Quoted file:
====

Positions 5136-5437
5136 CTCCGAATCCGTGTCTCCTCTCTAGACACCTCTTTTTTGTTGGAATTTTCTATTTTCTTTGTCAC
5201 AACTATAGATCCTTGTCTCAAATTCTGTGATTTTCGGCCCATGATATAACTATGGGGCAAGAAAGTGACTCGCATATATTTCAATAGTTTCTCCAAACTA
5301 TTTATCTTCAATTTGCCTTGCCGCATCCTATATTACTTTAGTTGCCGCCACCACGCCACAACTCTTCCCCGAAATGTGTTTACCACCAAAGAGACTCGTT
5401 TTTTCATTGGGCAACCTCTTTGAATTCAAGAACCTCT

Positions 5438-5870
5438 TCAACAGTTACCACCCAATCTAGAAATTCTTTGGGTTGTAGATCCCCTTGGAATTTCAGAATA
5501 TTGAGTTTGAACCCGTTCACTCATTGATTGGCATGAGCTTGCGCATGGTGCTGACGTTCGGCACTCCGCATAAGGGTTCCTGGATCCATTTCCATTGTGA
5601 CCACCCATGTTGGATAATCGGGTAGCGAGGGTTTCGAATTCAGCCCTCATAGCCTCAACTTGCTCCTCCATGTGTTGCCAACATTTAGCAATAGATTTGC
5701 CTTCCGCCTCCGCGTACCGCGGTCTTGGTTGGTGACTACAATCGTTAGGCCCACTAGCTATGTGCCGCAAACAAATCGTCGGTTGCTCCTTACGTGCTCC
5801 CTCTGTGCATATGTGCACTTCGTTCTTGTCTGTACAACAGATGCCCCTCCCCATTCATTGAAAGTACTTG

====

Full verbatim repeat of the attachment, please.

Positions 5136-5437
5136 CTCCGAATCCGTGTCTCCTCTCTAGACACCTCTTTTTTGTTGGAATTTTCTATTTTCTTTGTCAC
5201 AACTATAGATCCTTGTCTCAAATTCTGTGATTTTCGGCCCATGATATAACTATGGGGCAAGAAAGTGACTCGCATATATTTCAATAGTTTCTCCAAACTA
5301 TTTATCTTCAATTTGCCTTGCCGCATCCTATATTACTTTAGTTGCCGCCACCACGCCACAACTCTTCCCCGAAATGTGTTTACCACCAAAGAGACTCGTT
5401 TTTTCATTGGGCAACCTCTTTGAATTCAAGAACCTCT

Positions 5438-5870
5438 TCAACAGTTACCACCCAATCTAGAAATTCTTTGGGTTGTAGATCCCCTTGGAATTTCAGAATA
5501 TTGAGTTTGAACCCGTTCACTCATTGATTGGCATGAGCTTGCGCATGGTGCTGACGTTCGGCACTCCGCATAAGGGTTCCTGGATCCATTTCCATTGTGA
5601 CCACCCATGTTGGATAATCGGGTAGCGAGGGTTTCGAATTCAGCCCTCATAGCCTCAACTTGCTCCTCCATGTGTTGCCAACATTTAGCAATAGATTTGC
5701 CTTCCGCCTCCGCGTACCGCGGTCTTGGTTGGTGACTACAATCGTTAGGCCCACTAGCTATGTGCCGCAAACAAATCGTCGGTTGCTCCTTACGTGCTCC
5801 CTCTGTGCATATGTGCACTTCGTTCTTGTCTGTACAACAGATGCCCCTCCCCATTCATTGAAAGTACTTG